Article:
As heat temperatures rise into the 90s this week, activities such as splashing around the pool or the camps at Lake Teer happen closer to the evening.
And other physical activities such as basketball and volleyball and soccer take place in the morning to avoid overexertion and heat illness.
But if that happens:
"We've got two nurses that stay onsite with us all the time. We have Gatorade at lunch and at dinner," said Shane Brown, the camp director at Kanata in charge of nearly 300 students who live onsite during the summer.
Hydration stations are sprinkled around the camp for kids to take a quick sip and keep going.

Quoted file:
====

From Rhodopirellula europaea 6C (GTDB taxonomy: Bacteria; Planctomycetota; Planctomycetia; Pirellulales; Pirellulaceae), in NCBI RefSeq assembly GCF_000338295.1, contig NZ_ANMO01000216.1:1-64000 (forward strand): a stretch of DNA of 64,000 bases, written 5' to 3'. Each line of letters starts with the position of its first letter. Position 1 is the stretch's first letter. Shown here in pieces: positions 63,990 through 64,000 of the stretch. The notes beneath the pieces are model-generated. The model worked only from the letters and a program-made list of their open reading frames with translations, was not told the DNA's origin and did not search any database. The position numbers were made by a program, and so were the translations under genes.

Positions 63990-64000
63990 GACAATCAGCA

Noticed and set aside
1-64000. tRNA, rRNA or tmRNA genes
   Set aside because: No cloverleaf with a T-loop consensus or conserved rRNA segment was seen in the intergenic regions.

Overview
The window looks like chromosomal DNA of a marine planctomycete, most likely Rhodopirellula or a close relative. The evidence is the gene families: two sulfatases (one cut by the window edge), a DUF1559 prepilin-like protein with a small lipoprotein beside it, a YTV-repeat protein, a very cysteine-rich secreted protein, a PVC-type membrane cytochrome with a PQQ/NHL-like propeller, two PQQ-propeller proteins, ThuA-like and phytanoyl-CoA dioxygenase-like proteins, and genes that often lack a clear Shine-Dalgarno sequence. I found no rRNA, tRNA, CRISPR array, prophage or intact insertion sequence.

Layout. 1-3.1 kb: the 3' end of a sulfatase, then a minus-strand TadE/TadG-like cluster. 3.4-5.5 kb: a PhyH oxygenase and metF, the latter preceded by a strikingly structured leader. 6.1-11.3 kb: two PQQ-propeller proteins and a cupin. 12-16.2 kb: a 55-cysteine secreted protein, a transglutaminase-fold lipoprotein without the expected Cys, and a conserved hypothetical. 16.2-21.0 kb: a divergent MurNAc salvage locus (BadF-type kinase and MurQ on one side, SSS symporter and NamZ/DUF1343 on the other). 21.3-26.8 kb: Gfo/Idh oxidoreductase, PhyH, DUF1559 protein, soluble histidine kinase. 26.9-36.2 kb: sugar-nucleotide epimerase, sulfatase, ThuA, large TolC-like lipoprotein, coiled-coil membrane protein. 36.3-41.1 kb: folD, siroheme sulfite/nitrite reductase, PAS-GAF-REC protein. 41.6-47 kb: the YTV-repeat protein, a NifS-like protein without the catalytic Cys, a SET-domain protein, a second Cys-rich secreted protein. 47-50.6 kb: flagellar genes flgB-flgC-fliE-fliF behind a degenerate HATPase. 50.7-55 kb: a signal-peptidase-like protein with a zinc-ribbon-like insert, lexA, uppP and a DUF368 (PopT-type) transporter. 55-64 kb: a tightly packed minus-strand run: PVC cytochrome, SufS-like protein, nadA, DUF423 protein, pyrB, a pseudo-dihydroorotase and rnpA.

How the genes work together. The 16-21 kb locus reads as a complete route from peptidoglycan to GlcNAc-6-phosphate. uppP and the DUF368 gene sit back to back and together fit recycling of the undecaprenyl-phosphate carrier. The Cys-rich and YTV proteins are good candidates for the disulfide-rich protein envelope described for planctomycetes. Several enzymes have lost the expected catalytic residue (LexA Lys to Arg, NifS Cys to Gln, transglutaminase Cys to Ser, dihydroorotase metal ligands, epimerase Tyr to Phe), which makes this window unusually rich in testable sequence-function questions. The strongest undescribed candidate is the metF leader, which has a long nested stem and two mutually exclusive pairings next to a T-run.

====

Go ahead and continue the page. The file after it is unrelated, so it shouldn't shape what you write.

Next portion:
Firefighters are also on the move in this heat wearing layers of gear.
Capt. Tyler Hopkins with Northern Wake Fire Department said it's not uncommon to see one of his colleagues become overheated.
"Sometimes we put ourselves second and that's when we start to feel those conditions taking advantage of us," Hopkins said.
Hopkins said a paramedic provides colds packs on fire scene for crews.
They also monitor each firefighter's body temperature for their safety.
Since Saturday, Triangle hospitals have been dealing with several incidents of heat-related sickness.
Common symptoms can include excessive sweating, dry skin, headache, nausea, and dizziness.
Health officials urge people to take breaks from the sun, hydrate and don't leave children unattended in a vehicle without air conditioning.